They said the United States was a paradise. I said the United States was a paradise as well as a hell. If you cannot earn enough money, you are in hell. If you earn enough money, anywhere would be a paradise. That’s true not only in the United States but also in China. I told them, you’re already very fortunate and don’t even know it. I said, in China, you get food even if you don’t work. In the United States, if you don’t work you don’t eat. No one believed in me back then. Upon their arrival here, they realized I was telling the truth. They told me, “I should have listened to your advice. I didn’t listen and now I’m in trouble.”
Q: When the Golden Venture tragedy happened, did it act as a warning in China and Fuzhou and cause less people to come to America?
Chiu: I thought they did a good job of keeping the story a secret. Not a lot of people knew about the Golden Venture. Chinese people living outside of China knew more about it. Some overseas Chinese knew about it from foreign television. They knew from news report that I helped in burials and held a Buddhist funeral ceremony at the shore.
The biggest project we worked for in the community was to reopen Grand Street Station. We finally succeeded in demanding a subway line between Grand St. Station and DeKalb Avenue- saving our passengers time walking and transferring. When they repaired the Manhattan Bridge, they originally planned to complete it in eight years. Instead, it only took two years and Grand Street Station had already reopened. That’s how the community is rewarded if we work at it.
I was also involved in the Chinatown cleaning campaign but it wasn’t that successful. I think Chinatown should have our own private garbage trucks. Whenever the trash cans get full, they can pick it up. It’s worth it to pay more and get better service. If Chinatown was cleaner, more tourists would be willing to shop here. After all, everything is cheap in Chinatown.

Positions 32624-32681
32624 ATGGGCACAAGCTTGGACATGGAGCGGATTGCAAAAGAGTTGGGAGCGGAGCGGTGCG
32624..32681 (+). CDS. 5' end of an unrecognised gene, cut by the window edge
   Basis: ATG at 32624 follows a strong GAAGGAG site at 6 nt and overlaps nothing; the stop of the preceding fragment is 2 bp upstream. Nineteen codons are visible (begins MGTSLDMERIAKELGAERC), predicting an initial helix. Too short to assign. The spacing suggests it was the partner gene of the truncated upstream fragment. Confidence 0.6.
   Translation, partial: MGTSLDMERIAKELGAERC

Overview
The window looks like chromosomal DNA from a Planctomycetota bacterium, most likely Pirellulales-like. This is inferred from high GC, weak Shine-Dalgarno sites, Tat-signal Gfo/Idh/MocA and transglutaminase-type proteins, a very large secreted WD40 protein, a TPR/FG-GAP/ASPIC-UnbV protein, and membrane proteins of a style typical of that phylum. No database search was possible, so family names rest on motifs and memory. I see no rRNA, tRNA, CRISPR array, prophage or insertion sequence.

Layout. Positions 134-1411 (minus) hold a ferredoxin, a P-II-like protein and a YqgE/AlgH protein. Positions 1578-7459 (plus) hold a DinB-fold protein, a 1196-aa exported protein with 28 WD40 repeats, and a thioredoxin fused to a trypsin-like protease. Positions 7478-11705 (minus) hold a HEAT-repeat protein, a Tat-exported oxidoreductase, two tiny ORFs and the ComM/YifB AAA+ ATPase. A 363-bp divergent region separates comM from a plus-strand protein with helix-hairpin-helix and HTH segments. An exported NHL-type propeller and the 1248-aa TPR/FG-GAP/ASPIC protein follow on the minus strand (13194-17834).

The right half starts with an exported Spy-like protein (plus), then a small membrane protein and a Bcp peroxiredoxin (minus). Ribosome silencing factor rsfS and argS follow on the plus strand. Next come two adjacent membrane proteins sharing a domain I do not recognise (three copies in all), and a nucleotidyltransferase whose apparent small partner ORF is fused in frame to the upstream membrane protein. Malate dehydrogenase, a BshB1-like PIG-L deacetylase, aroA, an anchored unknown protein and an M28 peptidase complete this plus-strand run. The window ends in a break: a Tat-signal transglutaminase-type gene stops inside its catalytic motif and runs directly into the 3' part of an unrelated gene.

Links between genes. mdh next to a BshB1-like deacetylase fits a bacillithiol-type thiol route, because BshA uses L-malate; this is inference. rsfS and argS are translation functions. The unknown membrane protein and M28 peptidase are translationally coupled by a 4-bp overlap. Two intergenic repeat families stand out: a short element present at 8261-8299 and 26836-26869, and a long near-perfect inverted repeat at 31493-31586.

As far as the roads go, Chinatown has lots of potholes. East Broadway is already improved. I made a complaint last month about a fund that was already approved to redo the road surface at the intersection of Doyer Street and East Broadway since they had claimed that they didn’t have any funds. I said, “That’s no excuse. I know the federal funds have already arrived. I can accept other excuses but not this.” After one week, they finally started working on the road. But they didn’t dig the usual seven inches. They only replaced two or three inches. It was only surface work. They replied that different methods would be used for complete renovation. I hope this project works, because there are two spots in East Broadway that always sink even after repeated fillings. It would benefit Chinatown if the problem is fixed.
Besides these projects, I personally think there are not enough parking spaces in Chinatown. Everyday, we hear complaints, that government employees have taken away our parking spaces. Why can’t we build an underground parking lot with three to four stories and let them park their cars and not occupy surface streets. Or we could build a few skywalks with escalators for the elderly and allow pedestrians to move around without walking. They wouldn’t block traffic, and elderly pedestrians wouldn’t get hit by cars. Wouldn’t this project make Chinatown more prosperous?
Q: When will these plans be implemented?
Chiu: I think LMDC has accomplished 70% of what I would desire. I think these things are very important and necessary. Chinatown is vastly different from what it was 30 years ago, even though there was a drastic drop-off after 9/11. If Chinatown is going to improve, the parking problem must be solved. If we do not even have enough space to live, how can we have enough spaces for cars? If one has to pay 20 to 30 dollars for parking while having dinner in Chinatown, people will choose to eat close to where they live and save money.